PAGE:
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State officials are moving forward with a plan to establish alcohol sales at four Kentucky state parks, including General Butler State Resort Park in Carrollton.
Also included in the plan are Lake Barkley State Resort Park in Cadiz, Jenny Wiley State Resort Park in Prestonburg and John James Audubon State Park in Henderson.
The plan originally was announced last summer as part of a strategy to reduce costs generate revenue for the park system in light of state budget cuts. That strategy also was to include turning food services at selected parks over to private vendors.
Gil Lawson, communications director for the state Tourism, Arts and Heritage Cabinet, which includes the Department of Parks, said Tuesday there was not enough interest from private vendors to proceed with that part of the plan.
But, he said officials have applied for liquor licenses with the state Alcoholic Beverage Control Board. Legal advertisements announcing the plan are being published in newspapers in towns where the parks are located. No specific date will be set to start selling alcohol until the ABC issues its approval, and he does not know how long that may take.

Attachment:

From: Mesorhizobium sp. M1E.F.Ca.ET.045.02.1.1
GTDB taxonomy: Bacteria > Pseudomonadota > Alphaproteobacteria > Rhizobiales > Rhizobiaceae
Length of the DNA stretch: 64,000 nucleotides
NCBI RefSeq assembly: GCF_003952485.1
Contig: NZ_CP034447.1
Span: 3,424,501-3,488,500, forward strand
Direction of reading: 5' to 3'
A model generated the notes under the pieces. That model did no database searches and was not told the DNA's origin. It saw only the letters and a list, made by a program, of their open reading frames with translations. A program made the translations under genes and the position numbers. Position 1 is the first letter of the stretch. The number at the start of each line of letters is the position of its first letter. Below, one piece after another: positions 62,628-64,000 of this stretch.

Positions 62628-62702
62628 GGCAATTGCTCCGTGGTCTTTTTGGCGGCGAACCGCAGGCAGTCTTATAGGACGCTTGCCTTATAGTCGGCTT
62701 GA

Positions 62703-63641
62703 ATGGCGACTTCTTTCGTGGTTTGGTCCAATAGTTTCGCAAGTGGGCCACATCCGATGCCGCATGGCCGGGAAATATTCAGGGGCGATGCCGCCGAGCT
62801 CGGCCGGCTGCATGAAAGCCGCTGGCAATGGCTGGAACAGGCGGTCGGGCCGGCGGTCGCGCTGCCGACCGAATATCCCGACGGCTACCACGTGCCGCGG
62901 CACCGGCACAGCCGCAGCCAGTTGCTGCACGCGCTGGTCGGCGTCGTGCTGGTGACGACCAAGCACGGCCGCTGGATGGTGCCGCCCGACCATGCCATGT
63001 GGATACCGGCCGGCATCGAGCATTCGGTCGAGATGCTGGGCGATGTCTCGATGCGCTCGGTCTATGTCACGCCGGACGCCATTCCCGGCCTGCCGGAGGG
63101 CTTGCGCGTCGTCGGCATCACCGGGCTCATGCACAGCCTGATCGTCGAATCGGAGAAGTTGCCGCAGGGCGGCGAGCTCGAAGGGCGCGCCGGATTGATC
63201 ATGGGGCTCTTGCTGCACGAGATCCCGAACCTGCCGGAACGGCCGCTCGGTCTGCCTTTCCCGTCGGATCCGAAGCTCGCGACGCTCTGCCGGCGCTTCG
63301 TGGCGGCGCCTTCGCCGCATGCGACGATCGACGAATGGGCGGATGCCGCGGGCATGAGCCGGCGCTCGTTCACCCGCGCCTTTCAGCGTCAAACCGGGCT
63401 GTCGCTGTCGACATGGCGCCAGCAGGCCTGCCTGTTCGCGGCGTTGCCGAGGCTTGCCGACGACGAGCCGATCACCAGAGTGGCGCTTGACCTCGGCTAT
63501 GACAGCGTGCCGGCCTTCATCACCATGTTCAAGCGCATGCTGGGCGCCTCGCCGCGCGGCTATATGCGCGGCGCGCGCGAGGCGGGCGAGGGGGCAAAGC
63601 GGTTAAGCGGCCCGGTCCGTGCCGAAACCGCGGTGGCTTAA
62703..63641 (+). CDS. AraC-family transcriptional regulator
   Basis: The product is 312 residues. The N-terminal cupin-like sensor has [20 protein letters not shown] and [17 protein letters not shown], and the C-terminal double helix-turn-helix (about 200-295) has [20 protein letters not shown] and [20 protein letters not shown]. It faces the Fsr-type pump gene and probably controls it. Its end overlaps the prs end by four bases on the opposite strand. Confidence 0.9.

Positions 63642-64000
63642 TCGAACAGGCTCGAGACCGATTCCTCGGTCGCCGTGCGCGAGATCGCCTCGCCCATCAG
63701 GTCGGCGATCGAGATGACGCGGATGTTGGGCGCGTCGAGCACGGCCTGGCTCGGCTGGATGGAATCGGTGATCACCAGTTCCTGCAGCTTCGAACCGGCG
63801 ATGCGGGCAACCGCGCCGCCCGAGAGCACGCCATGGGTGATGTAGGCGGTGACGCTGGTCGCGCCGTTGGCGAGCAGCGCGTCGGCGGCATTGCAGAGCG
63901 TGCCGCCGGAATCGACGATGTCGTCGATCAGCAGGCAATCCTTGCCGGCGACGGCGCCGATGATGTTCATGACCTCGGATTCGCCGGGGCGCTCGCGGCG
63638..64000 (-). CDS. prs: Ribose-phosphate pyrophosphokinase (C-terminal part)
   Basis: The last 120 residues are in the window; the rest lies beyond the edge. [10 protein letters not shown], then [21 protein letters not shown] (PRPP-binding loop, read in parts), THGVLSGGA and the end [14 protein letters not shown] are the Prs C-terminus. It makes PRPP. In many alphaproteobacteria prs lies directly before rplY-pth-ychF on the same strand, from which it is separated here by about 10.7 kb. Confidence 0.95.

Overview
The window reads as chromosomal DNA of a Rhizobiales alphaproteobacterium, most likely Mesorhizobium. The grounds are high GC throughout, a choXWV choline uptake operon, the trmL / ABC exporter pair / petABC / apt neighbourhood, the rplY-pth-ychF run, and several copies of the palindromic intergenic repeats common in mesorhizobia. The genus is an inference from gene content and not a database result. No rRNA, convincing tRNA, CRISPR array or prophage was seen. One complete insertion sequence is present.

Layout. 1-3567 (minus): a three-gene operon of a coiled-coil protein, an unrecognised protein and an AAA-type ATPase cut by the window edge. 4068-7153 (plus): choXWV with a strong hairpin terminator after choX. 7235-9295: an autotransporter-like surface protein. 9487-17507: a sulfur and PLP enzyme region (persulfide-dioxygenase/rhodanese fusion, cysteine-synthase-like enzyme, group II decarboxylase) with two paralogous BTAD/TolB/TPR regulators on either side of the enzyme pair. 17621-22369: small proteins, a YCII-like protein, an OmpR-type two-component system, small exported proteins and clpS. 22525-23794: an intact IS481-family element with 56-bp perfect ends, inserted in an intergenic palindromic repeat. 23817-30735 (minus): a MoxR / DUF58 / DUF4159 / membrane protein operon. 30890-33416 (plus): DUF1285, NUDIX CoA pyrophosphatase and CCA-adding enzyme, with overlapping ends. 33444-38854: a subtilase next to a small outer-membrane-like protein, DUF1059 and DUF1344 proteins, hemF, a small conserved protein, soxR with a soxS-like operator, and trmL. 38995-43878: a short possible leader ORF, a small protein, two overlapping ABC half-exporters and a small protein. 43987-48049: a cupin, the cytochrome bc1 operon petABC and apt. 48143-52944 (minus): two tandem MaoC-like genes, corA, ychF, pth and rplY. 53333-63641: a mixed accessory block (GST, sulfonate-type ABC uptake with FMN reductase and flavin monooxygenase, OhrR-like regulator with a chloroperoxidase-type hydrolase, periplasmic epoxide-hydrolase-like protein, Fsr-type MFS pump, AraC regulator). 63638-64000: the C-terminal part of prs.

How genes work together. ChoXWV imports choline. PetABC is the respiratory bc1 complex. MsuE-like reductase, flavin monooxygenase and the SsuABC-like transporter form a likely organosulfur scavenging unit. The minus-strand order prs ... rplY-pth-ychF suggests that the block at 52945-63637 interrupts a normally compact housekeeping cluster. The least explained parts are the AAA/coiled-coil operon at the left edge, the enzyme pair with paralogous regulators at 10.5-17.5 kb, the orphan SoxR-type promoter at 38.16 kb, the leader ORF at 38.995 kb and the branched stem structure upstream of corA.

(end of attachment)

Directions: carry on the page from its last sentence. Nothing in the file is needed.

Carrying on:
He emphasized that all four of the parks targeted for alcohol sales are located in “wet” districts where alcohol sales are allowed.
“We’re only doing this in parks where voters have already voted to allow alcohol sales,” he said. He added that alcohol would be sold by-the-drink and only in park restaurants, conference centers and golf courses. “There will be no bars or cocktail lounges. It will be in a restaurant setting only … We still see ourselves as family friendly.”
In addition to revenue from drink sales themselves, Lawson said officials expect the measure to increase food sales, fill rooms and to help to attract more weddings, banquets and corporate meetings to the three conference centers.
Lawson said the parks department is doing everything it can to reduce costs to help balance the budget and keep the parks open. During the past winter, resort lodges were closed Sunday through Tuesday, with only cottage rentals available those days.
The department also is working to reduce utility costs, has cut back on travel and has limited hiring.
“We have not dropped any major programs in the parks,” he said. “We are keeping them open as much as possible, and are providing the same services we have in the past.”
If alcohol sales are established, Lawson said all servers will be required to complete the Standardized Training for Alcohol Retailers, or STAR, program. The program teaches servers how to be sure customers are of legal age, how to spot fake IDs and how to handle customers who may have had too much to drink.
“This helps us make sure folks are responsible when they purchase alcoholic beverages at the parks,” Lawson said.